The majority of HCPs (85 %) stated that during a consultation they specifically asked patients whether they were experiencing mobility difficulties. Moreover, 74 % of HCPs also reported that during a consultation most patients spontaneously mentioned any mobility difficulties they were experiencing. Approximately one quarter (26 %; 50 % in the UK) of HCPs stated that patients mentioned their mobility difficulties to another HCP. Of the HCPs surveyed, 80 % believed that they had sufficient knowledge to identify mobility impairment in their MS patients, and 50 % believed they had the appropriate tools at their disposal to assess and quantify mobility impairment (70 % in Canada). The EDSS was the tool most commonly used to assess mobility impairment, followed by the MSFC, MS Walking Scale and Six Spot Step Test (see Table 3). Neurologists were more likely to use the EDSS than MS specialist nurses were (89 % versus 69 %, respectively); of the HCPs that used the EDSS, 34 % conducted assessments at each consultation (see Table 3). Nurses were more likely than neurologists to use the MSFC (38 % versus 23 %, respectively), MS Walking Scale (38 % versus 22 %, respectively), Six Spot Step test (25 % versus 12 %, respectively) and Disease Steps Test (15 % versus 5 %, respectively) to assess mobility loss. The MS Walking Scale was used more in Germany than in the rest of the sample population (37 % versus 27 %, respectively), and the Six Spot Step Test was used more in France than in the rest of the sample population (40 % versus 16 %, respectively).
Approximately three-quarters (74 %) of HCPs believed that they were able to offer both medical and non-medical treatments for walking impairment; this belief was held by considerably more neurologists (79 %) than MS nurses (64 %). HCPs in Canada (87 %) and Germany (90 %) were more likely to believe they were able to offer these treatments. Physiotherapy was the most common treatment offered, followed by muscle relaxants such as baclofen, crutches or walking sticks and wheelchairs (see Table 4). Participants were not questioned about the treatment of patients with nabiximols (Sativex®), a novel therapy for the treatment of spasticity in MS,19 but were asked whether they offered patients 4-aminopyridine (dalfampridine; Ampyra®), a novel therapy for walking disability in MS.20 However, only 8 % of HCPs considered offering 4-aminopyridine to patients. Additional rehabilitation techniques such as occupational therapy were not covered in the survey. There were some differences in the treatments offered among countries, although physiotherapy was consistently the most commonly offered treatment in all countries, and more striking differences were apparent between neurologists and MS specialist nurses (see Table 4). Of all treatments, HCPs considered physiotherapy to be the most successful in resolving patients’ mobility issues (mean score = 3.9 on a scale where 1 = not at all and 6 = completely), but not appreciably more than other treatment options (see Figure 2).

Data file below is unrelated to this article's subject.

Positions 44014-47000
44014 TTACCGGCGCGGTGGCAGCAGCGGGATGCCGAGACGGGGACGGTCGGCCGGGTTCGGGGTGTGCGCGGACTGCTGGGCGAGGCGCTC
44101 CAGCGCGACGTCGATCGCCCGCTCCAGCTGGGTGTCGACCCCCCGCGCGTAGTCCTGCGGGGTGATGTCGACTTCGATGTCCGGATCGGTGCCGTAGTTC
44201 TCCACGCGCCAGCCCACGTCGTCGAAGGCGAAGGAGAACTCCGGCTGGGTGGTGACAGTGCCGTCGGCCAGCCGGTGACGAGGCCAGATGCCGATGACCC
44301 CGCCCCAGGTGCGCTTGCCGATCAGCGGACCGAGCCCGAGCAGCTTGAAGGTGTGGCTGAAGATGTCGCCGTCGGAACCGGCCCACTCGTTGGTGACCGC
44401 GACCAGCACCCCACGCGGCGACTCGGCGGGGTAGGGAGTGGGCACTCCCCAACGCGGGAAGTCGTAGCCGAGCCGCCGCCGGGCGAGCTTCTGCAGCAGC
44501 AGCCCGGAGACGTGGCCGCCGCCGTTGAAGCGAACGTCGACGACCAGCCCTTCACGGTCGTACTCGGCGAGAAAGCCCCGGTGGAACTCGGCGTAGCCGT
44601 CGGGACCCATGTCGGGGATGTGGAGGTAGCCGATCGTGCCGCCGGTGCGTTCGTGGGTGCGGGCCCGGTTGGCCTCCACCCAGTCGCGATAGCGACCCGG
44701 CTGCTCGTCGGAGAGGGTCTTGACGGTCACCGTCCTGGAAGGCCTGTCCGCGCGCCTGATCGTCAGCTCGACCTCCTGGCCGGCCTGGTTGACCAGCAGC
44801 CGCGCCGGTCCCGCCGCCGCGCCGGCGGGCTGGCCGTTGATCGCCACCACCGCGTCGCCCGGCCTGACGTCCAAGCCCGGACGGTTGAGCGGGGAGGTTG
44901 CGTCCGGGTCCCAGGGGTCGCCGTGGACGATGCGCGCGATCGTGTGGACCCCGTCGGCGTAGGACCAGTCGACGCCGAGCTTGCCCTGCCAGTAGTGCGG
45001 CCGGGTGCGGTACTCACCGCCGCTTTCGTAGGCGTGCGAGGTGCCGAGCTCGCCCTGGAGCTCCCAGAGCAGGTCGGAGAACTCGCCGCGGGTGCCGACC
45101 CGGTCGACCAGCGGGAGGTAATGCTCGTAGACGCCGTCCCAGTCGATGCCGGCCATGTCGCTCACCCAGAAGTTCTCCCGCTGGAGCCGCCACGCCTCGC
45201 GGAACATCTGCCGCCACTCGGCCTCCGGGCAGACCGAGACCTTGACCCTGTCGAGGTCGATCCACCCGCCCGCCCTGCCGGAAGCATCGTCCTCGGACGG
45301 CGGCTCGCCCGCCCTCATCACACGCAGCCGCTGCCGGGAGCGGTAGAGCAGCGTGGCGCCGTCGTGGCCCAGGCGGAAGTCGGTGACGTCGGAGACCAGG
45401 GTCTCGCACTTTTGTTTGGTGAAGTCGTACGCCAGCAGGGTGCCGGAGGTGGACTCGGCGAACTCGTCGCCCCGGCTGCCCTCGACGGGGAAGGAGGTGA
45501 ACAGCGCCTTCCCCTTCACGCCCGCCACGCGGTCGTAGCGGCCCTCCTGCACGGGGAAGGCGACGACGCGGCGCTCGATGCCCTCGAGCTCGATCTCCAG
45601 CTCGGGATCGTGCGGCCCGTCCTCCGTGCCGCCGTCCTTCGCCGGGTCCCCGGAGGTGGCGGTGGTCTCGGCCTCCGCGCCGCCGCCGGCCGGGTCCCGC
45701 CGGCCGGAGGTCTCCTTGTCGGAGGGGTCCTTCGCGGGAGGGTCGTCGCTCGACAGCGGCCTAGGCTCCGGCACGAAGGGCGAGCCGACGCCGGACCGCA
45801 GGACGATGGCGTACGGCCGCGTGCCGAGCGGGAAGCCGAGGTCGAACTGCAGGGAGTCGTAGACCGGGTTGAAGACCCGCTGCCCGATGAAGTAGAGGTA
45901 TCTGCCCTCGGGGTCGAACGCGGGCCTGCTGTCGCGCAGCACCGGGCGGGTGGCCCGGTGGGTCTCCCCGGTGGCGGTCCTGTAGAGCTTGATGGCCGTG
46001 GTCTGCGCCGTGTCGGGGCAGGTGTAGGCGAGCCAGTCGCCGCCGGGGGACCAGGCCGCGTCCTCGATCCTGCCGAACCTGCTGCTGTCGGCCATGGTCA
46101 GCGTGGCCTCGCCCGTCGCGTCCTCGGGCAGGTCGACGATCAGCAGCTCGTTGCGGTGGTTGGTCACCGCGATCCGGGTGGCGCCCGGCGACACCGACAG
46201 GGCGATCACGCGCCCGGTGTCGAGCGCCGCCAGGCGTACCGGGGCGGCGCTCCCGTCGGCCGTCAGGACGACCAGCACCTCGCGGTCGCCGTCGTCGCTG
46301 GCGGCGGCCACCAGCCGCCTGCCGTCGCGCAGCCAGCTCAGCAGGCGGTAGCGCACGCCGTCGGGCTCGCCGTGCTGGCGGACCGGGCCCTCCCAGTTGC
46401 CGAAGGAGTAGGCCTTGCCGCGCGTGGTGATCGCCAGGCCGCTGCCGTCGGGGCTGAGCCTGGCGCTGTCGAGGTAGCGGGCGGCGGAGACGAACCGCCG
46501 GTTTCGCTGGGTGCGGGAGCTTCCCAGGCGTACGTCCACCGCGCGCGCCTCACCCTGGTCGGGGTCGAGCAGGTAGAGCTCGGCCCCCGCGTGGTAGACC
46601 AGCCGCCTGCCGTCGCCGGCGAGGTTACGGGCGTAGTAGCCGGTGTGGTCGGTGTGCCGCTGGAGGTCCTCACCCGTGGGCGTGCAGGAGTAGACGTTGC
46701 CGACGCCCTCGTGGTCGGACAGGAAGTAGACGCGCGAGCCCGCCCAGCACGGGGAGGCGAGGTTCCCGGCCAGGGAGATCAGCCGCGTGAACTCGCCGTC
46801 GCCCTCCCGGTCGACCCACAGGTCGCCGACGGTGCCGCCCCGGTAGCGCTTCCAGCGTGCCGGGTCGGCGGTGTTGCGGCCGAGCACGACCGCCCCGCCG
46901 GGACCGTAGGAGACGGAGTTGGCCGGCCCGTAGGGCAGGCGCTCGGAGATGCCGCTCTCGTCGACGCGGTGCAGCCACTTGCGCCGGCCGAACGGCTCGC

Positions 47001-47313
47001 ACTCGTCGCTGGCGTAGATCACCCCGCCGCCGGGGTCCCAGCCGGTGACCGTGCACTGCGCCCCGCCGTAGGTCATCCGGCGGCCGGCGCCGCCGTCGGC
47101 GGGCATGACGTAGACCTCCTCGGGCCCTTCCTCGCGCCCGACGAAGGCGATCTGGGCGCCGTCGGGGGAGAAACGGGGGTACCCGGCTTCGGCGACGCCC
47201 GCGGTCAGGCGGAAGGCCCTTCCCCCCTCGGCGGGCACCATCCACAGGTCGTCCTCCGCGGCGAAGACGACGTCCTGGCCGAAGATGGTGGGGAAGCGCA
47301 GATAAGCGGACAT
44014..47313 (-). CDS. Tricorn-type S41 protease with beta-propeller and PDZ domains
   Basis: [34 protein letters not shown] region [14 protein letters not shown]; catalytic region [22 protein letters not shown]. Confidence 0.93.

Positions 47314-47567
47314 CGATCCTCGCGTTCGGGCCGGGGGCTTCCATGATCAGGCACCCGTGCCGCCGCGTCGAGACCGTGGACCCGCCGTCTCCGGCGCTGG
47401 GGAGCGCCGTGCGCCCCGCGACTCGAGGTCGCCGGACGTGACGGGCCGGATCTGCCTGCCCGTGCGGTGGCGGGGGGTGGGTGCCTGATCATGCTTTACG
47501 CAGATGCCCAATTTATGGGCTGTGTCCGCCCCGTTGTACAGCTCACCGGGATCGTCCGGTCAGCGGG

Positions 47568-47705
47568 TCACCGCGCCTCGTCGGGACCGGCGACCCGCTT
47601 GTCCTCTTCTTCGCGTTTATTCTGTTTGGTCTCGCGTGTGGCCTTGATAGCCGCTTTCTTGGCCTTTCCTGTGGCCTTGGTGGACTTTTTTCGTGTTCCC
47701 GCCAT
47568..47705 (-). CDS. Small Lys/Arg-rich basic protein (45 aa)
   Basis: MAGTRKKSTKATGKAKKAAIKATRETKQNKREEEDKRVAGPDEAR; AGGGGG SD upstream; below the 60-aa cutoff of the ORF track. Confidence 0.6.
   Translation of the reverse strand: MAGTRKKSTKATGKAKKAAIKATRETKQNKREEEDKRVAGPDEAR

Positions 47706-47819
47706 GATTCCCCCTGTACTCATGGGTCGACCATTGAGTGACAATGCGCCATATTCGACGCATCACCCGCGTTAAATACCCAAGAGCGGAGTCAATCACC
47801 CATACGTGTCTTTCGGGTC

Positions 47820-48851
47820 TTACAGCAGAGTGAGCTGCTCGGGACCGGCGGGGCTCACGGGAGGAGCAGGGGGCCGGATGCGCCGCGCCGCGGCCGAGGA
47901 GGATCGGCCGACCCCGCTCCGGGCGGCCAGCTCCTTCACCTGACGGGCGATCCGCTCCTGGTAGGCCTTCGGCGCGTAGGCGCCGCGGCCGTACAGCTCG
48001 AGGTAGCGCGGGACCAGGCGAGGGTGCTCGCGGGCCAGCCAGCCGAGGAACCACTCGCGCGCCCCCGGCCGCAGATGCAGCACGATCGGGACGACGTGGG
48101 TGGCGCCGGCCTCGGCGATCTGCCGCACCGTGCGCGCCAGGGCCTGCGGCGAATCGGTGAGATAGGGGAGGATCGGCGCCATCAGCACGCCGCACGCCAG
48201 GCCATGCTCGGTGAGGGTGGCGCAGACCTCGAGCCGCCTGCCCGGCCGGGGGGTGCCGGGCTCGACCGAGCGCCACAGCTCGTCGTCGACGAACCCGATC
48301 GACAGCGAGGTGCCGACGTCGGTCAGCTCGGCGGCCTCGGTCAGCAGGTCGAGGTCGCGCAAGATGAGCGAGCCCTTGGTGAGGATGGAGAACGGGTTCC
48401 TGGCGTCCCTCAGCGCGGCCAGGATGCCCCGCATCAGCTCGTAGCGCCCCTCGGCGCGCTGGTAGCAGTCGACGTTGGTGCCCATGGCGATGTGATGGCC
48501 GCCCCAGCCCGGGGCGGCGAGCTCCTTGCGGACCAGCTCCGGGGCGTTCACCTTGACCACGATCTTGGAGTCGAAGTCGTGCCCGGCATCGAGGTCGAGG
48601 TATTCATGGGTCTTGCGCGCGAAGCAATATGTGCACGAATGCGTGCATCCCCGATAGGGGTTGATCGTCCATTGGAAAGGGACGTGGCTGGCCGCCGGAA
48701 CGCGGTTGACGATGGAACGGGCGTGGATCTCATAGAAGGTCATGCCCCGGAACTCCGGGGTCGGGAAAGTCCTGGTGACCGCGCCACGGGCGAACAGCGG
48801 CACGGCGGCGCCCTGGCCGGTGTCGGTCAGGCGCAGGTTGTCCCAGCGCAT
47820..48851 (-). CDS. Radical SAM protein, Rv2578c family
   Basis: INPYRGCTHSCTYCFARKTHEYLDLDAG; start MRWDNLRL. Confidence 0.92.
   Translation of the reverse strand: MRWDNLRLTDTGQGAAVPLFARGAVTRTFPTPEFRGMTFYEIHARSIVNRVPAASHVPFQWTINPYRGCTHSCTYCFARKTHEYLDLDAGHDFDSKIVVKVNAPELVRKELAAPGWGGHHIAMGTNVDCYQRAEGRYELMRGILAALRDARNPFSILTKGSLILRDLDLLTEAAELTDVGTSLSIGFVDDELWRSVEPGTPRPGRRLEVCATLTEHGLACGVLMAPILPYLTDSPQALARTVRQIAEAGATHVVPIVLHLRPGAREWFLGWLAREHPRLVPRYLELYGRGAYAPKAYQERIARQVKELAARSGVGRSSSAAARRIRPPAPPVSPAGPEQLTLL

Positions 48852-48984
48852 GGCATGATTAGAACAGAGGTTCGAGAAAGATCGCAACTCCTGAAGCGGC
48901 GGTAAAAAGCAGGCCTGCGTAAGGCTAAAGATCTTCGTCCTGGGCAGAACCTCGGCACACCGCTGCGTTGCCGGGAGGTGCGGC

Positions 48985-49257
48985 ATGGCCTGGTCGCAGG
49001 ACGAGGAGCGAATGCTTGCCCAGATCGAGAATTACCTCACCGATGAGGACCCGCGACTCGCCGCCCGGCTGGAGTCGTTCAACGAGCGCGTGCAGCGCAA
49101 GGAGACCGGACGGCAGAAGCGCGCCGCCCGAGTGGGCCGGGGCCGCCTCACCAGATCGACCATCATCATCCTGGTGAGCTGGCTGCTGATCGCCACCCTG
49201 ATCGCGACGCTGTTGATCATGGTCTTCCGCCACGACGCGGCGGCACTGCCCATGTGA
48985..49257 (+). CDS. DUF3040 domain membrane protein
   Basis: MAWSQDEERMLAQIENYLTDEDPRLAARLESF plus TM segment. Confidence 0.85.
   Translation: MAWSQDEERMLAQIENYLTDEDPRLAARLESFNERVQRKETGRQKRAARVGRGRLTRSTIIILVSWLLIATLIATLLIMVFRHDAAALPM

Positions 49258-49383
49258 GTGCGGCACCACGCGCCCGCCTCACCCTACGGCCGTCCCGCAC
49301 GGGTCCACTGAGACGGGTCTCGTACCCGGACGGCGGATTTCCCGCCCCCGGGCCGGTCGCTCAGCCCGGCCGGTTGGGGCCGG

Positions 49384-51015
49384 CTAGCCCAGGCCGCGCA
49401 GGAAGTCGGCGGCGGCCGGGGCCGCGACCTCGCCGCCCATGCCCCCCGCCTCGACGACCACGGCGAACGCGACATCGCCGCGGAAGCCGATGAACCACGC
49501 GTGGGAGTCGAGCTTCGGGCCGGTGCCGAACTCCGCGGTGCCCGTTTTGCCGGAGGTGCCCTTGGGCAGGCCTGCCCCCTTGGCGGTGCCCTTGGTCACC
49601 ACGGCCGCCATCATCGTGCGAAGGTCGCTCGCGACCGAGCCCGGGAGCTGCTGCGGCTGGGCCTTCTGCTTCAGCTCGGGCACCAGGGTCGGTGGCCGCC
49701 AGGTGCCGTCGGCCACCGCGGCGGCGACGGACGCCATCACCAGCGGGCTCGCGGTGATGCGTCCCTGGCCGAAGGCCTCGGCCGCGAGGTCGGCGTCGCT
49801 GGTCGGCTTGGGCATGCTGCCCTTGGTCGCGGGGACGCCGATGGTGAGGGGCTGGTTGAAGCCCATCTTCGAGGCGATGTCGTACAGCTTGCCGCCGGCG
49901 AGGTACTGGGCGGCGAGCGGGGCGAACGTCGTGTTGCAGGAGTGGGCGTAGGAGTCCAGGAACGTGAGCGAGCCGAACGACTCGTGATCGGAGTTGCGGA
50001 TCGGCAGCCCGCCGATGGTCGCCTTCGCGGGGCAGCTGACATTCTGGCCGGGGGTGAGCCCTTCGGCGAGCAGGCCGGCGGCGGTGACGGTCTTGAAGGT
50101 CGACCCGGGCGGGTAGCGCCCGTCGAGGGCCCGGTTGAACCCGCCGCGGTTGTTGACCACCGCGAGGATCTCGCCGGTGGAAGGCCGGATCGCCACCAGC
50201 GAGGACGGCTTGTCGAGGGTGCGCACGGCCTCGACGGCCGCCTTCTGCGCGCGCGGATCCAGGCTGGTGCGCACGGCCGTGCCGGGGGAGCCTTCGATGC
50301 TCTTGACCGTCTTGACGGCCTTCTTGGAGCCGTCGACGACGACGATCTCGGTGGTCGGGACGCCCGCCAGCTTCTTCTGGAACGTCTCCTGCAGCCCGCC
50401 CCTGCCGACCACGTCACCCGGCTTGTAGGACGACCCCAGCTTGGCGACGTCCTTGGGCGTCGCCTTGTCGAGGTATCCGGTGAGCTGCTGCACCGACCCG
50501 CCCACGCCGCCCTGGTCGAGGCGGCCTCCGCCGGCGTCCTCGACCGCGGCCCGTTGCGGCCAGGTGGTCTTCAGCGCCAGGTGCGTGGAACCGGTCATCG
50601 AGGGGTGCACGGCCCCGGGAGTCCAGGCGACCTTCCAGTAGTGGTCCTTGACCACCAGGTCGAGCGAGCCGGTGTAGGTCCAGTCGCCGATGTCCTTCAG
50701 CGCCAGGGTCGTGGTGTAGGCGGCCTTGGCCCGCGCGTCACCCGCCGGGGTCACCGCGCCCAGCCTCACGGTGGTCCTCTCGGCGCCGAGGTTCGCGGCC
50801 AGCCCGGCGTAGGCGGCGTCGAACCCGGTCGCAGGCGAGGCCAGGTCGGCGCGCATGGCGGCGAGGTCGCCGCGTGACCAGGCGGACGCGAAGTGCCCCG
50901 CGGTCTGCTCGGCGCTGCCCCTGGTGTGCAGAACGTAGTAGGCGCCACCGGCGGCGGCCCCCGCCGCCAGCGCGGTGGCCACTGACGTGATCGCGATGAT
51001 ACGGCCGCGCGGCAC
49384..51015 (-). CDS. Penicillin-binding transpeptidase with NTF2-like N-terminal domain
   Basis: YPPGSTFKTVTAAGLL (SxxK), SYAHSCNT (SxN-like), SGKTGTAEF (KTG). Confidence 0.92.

Neurologists and MS nurses reported that they assessed mobility issues somewhat differently. Nurses were more likely to use physician assessment (64 % versus 54 %), while neurologists were more likely to use scales and measurements (48 % versus 33 %), specifically the EDSS and timed 25-foot walk test. There was a wide variety in the frequency of follow-up assessments, to monitor mobility, by country and type of HCP (see Table 5). HCPs in Sweden were more likely to have longer follow-up times between mobility assessments and MS specialist nurses across all countries assessed mobility more frequently than neurologists. Approximately one third of HCPs (35 %; 73 % in Spain) would consider more frequent assessments if new treatments became available, 30 % (55 % in the UK) if the patient deteriorated and 26 % (50 % in Sweden) if they had more time. More neurologists than MS nurses said that new treatments would encourage them to make more frequent assessments (42 % versus 15 %, respectively).
Interactions Between Neurologists and Multiple Sclerosis Specialist Nurses
This study also asked MS specialist nurses to respond to questions about how they interacted with neurologists in the diagnosis and treatment of their patients. Nurses stated that they interacted most with neurologists when assessing mobility issues (mean score = 4.3 on a scale where 1 = not at all and 6 = completely) and when managing and recommending a treatment plan (mean scores = 4.1 and 4.0, respectively), but not as often when writing a prescription (mean score = 3.0). The mean scores were higher for all situations in Sweden (mean scores = 5.0, 4.8, 4.4 and 3.4, respectively), possibly indicating a greater level of communication between HCPs than in other countries.